The Civil Rights movement managed to achieve legal equality without resorting to intimidation and harassment. They stated their grievances and won the support of the MAJORITY. At that time the majority was white, heterosexual and today the majority is white and heterosexual. Of course there were the "militants" like the Black Panthers, but armed black men marching on Governor Ronald Reagan had the OPPOSITE effect than the marchers intended. Instead of equal rights California began adopting a series of increasingly draconian restrictions on EVERYBODY, including the continued allowance of Chief Law Enforcement Officers to discriminate who will be issued a Concealed Weapons Permit, and who will not.

You won't find my name on "whosigned.com" because I think it is a particularly bad piece of legislation. The "everything but marriage act" is a step in the right direction for not discriminating legal privileges against a segment of the citizenry.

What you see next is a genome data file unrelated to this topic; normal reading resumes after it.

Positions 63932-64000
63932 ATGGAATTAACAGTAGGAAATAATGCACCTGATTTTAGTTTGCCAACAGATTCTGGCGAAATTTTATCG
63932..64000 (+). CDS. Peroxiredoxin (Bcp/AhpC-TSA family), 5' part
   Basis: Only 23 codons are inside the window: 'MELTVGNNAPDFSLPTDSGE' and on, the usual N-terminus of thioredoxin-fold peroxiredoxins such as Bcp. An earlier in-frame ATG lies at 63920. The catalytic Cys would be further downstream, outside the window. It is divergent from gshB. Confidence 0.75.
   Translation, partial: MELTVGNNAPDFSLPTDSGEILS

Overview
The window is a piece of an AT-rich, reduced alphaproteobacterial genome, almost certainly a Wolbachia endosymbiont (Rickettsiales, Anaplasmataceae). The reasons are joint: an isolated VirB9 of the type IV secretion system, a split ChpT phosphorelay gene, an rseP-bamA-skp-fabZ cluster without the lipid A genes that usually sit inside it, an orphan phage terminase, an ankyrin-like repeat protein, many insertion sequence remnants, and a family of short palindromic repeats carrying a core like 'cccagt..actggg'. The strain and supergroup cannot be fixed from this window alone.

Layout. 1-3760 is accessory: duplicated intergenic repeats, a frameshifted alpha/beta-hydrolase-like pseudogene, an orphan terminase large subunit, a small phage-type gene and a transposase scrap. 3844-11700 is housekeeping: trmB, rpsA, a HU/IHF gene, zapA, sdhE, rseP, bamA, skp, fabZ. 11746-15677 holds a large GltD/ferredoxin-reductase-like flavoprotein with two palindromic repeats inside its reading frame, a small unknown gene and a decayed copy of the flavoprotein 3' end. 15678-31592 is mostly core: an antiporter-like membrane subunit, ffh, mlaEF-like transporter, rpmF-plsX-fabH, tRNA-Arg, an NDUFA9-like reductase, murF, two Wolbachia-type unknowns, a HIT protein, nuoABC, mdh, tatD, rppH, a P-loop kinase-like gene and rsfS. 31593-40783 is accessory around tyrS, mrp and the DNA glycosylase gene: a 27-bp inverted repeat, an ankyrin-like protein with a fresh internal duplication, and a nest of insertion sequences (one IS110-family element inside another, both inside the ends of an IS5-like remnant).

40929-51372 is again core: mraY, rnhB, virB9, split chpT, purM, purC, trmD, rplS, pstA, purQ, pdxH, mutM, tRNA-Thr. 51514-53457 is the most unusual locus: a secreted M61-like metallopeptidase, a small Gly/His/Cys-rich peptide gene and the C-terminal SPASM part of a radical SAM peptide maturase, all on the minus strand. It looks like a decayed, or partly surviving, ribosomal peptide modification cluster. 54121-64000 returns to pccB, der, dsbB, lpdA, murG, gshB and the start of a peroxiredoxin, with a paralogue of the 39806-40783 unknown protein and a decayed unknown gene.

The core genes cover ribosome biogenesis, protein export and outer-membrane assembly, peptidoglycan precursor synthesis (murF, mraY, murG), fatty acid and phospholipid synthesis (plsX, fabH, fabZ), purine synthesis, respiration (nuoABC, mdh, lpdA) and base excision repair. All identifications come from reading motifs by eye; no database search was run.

But I am skeptical of the "if you signed you should be proud of it" mentality.

When newspapers publish the names and addresses of Concealed Carry Holders? After all, it is nothing more than a government record right?

Or how about all the Jews? Sure made kristallnacht easier...

Or how about all the gays? Wouldn't it be nice to have a handy reference for everyone to know who is gay? By cross referencing the CPL list with the Gay list all the idjits who want to go gay bashing will know what houses to avoid.

The "secret ballot" method of Union Voting was a big issue so that Union organizers wouldn't harass those voting not to unionize.

There is no purpose behind "who signed" other than for groups like ACORN (community action groups) to organize and harass those who don't agree with there position. This is not the way that equality is achieved, this is the beginning of a reign of terror. Remember a successful revolution only requires a dedicated minority and tacit approval of the majority. When the majority gives tacit approval to intimidation and harassment tactics it can be a precursor to concentration camps and corpse ovens.